Baron Drummond

He folded it, took out the sealing wax he never used, and busied himself with lighting a candle, melting the wax, and all the rest of the rigmarole involved in stamping the letter with the ducal seal in dark crimson.


A grim smile curled the edges of his mouth as he rang the bell.

When a footman arrived, he handed over the letter. “Send that to the Carrington estate in the morning. Inform Miss Carrington that the groom will wait for her reply.”

Chapter Six

From Miss Emilia Carrington to William Bucknell, Esq.

Mssrs. Brandy, Bucknell & Bendal, Publishers

September 6, 1800

Dear Mr. Bucknell,

I assure you that I am writing as quickly as I possibly can, given the fact that I am scarcely out of my blacks. And I was jilted

I have been making excellent progress on An Angel’s Form and a Devil’s Heart and indeed, I have nearly fifty one hundred pages written.

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I have made some salutary adjustments to the plot, and I believe this will be a most original and fresh novel. My heroine, Flora, is jilted at the altar by the hero, much to her consternation. However, this indignity will not go unrevenged. unavenged.

She also nearly dies of hunger, and barely escapes the evil Lord Plum with her virtue intact, until she is finally reunited with Count Frederic, who saves her from a runaway horse.

I believe my readers will find the plot quite enjoyable.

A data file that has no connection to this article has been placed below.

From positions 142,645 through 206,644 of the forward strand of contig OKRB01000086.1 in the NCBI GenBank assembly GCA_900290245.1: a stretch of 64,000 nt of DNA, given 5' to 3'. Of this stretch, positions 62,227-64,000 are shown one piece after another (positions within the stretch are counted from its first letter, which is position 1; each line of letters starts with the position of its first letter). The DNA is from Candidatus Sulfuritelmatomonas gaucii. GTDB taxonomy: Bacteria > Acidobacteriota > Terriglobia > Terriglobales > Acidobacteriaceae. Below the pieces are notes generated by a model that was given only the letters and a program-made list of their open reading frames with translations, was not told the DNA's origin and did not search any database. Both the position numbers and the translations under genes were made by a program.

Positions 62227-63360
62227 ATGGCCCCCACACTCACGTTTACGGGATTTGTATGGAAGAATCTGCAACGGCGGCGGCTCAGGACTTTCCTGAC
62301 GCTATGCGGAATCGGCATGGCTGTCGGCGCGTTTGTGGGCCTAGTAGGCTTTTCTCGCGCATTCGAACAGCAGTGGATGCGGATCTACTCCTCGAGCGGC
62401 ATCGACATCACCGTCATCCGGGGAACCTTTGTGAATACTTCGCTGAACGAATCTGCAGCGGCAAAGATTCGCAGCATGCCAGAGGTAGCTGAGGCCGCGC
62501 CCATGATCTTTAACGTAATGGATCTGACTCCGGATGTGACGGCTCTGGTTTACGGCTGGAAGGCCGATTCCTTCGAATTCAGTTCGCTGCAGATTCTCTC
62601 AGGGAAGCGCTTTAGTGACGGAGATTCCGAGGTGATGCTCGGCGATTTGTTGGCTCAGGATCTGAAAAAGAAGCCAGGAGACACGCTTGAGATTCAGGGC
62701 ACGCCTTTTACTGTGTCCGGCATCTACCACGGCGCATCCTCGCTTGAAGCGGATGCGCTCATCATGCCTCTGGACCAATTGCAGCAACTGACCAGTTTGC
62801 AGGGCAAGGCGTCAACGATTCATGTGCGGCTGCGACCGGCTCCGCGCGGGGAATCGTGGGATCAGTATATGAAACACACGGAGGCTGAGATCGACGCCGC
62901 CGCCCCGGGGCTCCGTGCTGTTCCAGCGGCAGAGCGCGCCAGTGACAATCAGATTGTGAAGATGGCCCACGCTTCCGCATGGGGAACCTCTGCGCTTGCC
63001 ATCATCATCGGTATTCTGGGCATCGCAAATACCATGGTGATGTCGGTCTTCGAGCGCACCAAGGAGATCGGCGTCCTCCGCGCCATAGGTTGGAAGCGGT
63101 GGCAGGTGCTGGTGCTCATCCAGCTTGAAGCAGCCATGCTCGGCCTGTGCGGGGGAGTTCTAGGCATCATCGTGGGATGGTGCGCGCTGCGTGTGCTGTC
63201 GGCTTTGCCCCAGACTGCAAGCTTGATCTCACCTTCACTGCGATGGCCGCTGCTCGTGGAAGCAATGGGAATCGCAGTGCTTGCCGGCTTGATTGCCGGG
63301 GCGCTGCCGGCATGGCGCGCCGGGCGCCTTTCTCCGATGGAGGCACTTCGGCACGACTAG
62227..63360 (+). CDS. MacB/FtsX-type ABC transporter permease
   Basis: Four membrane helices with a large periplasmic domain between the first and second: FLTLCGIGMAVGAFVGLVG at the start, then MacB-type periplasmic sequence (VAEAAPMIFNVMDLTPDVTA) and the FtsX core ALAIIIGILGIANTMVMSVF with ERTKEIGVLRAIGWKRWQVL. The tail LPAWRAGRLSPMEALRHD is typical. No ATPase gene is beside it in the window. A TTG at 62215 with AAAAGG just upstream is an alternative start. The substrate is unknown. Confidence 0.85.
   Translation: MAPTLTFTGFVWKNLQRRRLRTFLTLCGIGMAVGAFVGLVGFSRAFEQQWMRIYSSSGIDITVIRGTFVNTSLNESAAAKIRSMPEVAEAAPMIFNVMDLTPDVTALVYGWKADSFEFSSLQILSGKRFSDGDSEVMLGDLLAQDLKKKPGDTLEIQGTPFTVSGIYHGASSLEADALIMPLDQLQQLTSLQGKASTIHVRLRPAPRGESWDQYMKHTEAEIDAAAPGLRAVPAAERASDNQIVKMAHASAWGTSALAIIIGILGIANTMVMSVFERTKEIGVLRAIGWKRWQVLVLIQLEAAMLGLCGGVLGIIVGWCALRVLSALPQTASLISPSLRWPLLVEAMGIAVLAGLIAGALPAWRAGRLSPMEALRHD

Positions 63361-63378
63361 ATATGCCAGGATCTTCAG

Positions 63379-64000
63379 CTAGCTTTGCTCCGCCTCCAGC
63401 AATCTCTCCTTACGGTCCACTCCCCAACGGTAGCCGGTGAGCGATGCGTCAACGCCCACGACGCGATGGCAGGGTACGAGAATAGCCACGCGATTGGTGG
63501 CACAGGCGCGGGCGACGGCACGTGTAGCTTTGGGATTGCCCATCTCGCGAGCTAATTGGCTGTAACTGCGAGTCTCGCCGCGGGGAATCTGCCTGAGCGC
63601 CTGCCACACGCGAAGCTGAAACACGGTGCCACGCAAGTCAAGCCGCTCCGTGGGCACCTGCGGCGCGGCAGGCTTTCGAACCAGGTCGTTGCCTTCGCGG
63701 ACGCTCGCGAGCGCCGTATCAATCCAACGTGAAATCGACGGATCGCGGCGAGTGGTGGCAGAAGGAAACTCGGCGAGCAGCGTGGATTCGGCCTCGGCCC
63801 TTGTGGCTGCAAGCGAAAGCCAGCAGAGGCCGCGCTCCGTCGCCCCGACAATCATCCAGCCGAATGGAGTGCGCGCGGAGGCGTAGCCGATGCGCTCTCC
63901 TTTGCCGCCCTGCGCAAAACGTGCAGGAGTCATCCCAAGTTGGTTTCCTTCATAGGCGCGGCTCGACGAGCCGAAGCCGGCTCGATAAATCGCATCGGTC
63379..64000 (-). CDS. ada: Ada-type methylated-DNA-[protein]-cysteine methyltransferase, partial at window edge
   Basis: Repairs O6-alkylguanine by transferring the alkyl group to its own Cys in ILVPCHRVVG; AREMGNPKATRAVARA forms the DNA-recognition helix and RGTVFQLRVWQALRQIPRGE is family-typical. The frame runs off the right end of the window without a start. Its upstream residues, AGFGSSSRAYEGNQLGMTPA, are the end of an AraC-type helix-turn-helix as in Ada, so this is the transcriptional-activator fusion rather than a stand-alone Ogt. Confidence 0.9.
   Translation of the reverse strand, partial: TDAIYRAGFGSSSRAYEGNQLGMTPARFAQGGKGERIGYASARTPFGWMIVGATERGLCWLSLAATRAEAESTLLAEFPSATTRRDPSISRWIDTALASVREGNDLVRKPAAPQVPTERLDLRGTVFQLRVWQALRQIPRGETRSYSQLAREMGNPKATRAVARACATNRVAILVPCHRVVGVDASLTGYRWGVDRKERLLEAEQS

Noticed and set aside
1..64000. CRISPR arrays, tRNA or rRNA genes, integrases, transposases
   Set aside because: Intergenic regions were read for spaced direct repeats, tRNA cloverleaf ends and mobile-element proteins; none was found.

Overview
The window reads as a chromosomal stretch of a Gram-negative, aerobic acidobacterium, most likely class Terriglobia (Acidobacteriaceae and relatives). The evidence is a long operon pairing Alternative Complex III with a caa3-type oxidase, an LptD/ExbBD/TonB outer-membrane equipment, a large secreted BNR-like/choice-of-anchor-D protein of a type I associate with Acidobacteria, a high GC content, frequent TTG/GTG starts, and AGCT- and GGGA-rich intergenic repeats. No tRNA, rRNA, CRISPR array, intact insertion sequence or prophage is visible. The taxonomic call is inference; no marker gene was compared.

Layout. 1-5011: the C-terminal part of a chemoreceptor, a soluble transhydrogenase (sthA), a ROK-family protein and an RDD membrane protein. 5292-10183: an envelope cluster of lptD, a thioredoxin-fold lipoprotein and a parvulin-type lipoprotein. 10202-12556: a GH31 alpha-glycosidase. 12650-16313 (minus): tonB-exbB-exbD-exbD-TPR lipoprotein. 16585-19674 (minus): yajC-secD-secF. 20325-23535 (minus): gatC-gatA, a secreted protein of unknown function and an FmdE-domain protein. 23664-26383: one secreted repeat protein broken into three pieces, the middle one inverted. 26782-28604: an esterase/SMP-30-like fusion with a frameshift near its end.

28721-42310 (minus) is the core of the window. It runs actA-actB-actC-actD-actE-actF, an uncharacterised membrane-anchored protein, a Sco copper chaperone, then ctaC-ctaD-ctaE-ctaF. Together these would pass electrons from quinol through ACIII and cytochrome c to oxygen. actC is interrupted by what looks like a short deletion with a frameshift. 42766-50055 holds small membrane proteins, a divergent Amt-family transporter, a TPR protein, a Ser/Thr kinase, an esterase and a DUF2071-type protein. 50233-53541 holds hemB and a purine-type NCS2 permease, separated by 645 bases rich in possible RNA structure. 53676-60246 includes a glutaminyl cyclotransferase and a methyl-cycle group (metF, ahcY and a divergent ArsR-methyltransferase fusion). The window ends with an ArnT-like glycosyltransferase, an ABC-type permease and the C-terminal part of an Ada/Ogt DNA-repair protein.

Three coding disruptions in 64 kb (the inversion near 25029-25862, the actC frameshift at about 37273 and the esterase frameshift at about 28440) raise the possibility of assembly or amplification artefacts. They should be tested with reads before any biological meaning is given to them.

With all respect,

Miss Carrington

P.S. Please send me all of Miss Julia Quiplet’s novels by return post. I very much enjoyed reading the book you sent. For many reasons, it has been a vexing few days, but I was much comforted by the novel. In fact, I was unable to sleep last night until I turned the last page of The Lost Duke of Windhower.

Carrington House,

Estate of Master Charles Wallace Carrington

Residence of Miss Emilia Carrington

(And, for that matter, Miss Lucibella Delicosa)

Mia had been at her desk since five that morning, agonizing over her impossibly late manuscript, which translated to trying—with little to show for it—to write the first chapter. If she and Charlie had to escape to Bavaria, they would need her writing income.

She had only reached the stage of writing notes about the plot and trying out scraps of dialogue, which she was capable of doing for weeks before actually sitting down to write a novel.

Perhaps Flora could knock down the devilish scoundrel, Count Frederic, with her mother’s prayer book (a nice touch), after which he would bleat pitifully, “But I love you . . .”